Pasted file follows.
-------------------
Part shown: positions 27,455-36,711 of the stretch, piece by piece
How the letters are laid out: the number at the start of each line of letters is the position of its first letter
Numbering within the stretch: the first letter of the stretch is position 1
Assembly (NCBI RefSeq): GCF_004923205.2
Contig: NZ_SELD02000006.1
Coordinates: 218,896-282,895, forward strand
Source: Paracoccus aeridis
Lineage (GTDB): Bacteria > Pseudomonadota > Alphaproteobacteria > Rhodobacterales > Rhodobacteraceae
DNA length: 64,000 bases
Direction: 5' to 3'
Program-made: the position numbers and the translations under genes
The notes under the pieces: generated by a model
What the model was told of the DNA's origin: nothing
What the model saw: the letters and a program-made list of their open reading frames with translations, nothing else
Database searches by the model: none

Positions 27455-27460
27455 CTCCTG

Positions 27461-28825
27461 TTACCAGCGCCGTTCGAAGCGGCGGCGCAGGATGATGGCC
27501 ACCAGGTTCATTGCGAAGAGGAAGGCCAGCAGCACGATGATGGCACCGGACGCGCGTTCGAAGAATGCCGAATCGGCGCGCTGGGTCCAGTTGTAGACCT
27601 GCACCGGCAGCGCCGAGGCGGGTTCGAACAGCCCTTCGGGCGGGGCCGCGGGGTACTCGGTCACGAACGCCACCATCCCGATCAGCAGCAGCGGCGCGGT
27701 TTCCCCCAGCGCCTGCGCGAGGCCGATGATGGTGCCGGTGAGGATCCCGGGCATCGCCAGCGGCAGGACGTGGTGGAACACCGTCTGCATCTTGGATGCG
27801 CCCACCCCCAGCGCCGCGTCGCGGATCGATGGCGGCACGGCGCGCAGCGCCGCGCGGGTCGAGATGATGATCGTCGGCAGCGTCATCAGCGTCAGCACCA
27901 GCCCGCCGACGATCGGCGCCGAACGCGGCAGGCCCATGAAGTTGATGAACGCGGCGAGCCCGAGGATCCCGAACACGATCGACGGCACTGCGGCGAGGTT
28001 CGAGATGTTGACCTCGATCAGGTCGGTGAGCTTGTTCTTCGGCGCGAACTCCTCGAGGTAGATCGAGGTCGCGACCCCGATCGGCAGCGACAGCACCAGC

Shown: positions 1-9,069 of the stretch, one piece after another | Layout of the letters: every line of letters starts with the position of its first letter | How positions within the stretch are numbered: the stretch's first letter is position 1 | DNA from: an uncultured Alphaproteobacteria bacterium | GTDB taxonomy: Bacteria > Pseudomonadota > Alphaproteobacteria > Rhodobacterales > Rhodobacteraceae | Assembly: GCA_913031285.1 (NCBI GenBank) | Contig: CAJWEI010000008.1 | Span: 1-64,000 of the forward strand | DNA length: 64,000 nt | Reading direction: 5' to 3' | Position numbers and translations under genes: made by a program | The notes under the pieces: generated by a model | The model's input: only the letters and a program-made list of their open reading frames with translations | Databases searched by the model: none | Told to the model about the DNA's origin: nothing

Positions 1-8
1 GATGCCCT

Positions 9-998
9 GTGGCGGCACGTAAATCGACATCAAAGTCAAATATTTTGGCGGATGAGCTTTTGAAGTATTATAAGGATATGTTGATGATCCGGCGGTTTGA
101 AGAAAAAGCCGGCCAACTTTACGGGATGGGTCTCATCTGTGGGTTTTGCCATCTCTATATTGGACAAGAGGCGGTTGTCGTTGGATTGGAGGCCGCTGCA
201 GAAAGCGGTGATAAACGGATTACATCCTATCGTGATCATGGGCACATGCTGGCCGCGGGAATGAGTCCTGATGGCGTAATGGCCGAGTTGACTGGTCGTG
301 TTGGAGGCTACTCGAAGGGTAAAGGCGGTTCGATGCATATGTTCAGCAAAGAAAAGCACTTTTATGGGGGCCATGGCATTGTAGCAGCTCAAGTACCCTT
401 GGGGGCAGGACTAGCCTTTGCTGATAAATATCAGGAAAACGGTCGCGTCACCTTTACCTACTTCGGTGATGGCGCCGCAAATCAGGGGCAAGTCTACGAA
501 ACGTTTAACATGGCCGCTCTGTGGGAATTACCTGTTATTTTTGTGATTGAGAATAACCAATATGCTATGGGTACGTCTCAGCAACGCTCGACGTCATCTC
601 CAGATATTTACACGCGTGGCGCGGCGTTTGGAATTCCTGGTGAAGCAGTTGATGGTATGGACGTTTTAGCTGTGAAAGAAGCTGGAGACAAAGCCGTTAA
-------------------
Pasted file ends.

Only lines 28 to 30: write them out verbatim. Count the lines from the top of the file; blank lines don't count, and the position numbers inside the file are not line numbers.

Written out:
1 GATGCCCT

Positions 9-998
9 GTGGCGGCACGTAAATCGACATCAAAGTCAAATATTTTGGCGGATGAGCTTTTGAAGTATTATAAGGATATGTTGATGATCCGGCGGTTTGA